|By Maureen O'Gara||
|October 1, 2012 07:00 AM EDT||
The European Commission thinks the European bloc has been slow to adopt cloud computing in part because of security fears over data loss and privacy, particularly in view of America’s Patriot Act.
So it’s proposing to get involved in standards setting, contract conditions and SLA terms on the happy theory – provided by IDC – that its intervention in cloud adoption will expand the European Union’s overall GDP by close to €1 trillion by 2020 – that’s €160 billion or $206 billion a year – and create 2.5 million jobs.
The scheme, called “Unleashing the Potential of Cloud Computing in Europe,” is laid out in couple of position papers released Thursday.
Neelie Kroes (pictured above), who used to be antitrust commissioner and is now digital agenda commissioner, claimed that “Cloud computing is a game changer for our economy. Without EU action, we will stay stuck in national fortresses and miss out on billions in economic gains. We must achieve critical mass and a single set of rules across Europe. We must tackle the perceived risks of cloud computing head on.”
Among the initiatives on the agenda is the idea – already underway – of creating a so-called European Cloud Partnership consisting of the procurement officers in all the EU’s public agencies, which are responsible for 20% of the region’s IT spend, and have them set common requirements – like demanding interoperability – and pool their buying power.
Cloud-based e-government service would set an example and local providers would be favored with a leg up in the hope Europe can keep up with the US.
Anyway, the EC is proposing to sort out the jumble of security standards, develop a global data privacy standard, legislate a data-sensitive model contract and clarify knotty cross-border legal questions on data protection and liability by next year.
“You shouldn’t have to have a law degree to use the cloud,” Kroes cracked. “But today, many potential users think it’s too complicated, too risky, or too untrustworthy.”
According to Reuters, poor debt-ridden Greece “shows a bigger cloud appetite than its biggest European creditor, Germany,” allowing that maybe it’s because its hardware is coming up for renewal.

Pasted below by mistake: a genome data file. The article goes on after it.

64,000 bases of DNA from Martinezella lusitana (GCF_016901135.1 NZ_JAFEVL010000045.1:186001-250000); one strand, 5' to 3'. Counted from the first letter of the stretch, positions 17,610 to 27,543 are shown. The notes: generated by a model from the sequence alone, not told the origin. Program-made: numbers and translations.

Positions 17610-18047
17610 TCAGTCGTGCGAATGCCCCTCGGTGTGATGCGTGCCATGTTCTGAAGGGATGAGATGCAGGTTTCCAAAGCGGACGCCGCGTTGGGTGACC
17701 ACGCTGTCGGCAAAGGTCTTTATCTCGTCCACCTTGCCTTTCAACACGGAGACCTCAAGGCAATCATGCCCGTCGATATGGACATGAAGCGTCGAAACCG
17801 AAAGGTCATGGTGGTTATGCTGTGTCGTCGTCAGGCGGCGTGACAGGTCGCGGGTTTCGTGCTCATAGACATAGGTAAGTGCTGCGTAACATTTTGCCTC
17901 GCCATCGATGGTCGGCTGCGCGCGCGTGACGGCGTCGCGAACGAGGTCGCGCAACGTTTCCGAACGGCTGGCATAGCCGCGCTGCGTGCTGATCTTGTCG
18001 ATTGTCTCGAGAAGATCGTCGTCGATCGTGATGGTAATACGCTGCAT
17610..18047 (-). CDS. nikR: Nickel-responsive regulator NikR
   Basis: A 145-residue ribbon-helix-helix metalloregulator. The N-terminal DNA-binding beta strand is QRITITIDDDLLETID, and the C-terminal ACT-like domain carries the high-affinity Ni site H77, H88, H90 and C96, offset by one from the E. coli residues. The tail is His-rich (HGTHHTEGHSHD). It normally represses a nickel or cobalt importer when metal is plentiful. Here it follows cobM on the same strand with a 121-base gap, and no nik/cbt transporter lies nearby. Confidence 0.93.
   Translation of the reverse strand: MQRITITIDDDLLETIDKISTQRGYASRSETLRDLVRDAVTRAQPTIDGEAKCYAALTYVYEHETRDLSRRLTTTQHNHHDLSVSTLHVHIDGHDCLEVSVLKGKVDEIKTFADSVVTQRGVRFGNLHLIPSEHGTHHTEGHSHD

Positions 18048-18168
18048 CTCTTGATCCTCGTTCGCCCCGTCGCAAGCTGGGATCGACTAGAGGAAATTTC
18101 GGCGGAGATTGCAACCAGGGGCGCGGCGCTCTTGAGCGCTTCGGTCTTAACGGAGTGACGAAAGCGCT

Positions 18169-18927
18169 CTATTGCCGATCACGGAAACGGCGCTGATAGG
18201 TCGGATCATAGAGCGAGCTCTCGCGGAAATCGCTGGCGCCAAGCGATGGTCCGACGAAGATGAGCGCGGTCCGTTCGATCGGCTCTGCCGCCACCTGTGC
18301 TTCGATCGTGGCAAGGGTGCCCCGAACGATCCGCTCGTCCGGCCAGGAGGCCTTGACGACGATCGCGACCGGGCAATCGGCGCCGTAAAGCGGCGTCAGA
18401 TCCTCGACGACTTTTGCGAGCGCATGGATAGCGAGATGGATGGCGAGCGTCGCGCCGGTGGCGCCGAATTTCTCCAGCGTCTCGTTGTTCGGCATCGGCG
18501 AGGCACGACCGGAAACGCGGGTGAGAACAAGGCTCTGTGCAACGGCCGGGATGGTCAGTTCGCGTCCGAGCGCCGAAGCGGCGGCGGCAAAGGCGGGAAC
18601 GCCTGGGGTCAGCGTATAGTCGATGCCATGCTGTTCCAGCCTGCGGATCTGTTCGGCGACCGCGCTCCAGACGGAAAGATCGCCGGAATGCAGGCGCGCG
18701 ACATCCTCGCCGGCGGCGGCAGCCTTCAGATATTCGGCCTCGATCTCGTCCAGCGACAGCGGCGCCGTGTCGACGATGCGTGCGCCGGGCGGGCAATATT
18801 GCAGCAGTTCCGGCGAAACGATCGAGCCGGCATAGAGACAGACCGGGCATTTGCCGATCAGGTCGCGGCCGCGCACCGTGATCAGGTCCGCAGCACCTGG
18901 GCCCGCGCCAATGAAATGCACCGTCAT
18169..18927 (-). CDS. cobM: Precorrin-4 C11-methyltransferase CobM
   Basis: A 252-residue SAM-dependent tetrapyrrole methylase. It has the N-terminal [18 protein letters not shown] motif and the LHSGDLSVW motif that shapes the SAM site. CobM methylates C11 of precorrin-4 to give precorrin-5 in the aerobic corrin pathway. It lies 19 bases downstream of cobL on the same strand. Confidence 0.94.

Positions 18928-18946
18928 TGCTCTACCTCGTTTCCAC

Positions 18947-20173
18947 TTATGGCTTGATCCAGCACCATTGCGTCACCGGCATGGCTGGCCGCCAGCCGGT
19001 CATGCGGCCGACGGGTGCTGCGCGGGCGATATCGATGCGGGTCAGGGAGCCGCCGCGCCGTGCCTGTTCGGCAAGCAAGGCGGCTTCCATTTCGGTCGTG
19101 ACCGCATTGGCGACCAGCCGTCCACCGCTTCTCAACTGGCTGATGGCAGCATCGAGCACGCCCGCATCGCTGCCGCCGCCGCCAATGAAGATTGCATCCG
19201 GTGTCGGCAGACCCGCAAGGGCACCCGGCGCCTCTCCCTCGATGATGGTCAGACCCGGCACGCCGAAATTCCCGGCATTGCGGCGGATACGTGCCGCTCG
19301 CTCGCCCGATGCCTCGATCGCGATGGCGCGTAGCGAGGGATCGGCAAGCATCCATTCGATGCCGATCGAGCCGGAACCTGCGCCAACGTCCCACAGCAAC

However, the Commission’s data suggests that EU companies could cut their costs by up to 20% by using the cloud.
The plan is to get an EU-wide certification scheme in place for “trustworthy cloud providers” as well as establish “safe and fair” contract terms and SLAs by next year.
The current contracts, the EC complains, may “impose the choice of applicable law or inhibit data recovery. Even larger companies have little negotiation power, and contracts often do not provide for liability for data integrity, confidentiality or service continuity.”
It will review the standard clauses governing the transfer of personal data to third countries. There will have to be “binding corporate rules” for cloud providers and the industry will be asked to endorse a data-protection code of conduct.
The EC means to get the European Telecommunications Standards Institute (ETSI) coordinating with stakeholders so a “detailed map of the necessary standards (inter alia for security, interoperability, data portability and reversibility)” can be drawn by 2013. It’s also pushing for standards around the cloud’s environmental impact, including energy consumption, water consumption and carbon emissions, to be in place by 2014.
See the 16-page document [PDF] here.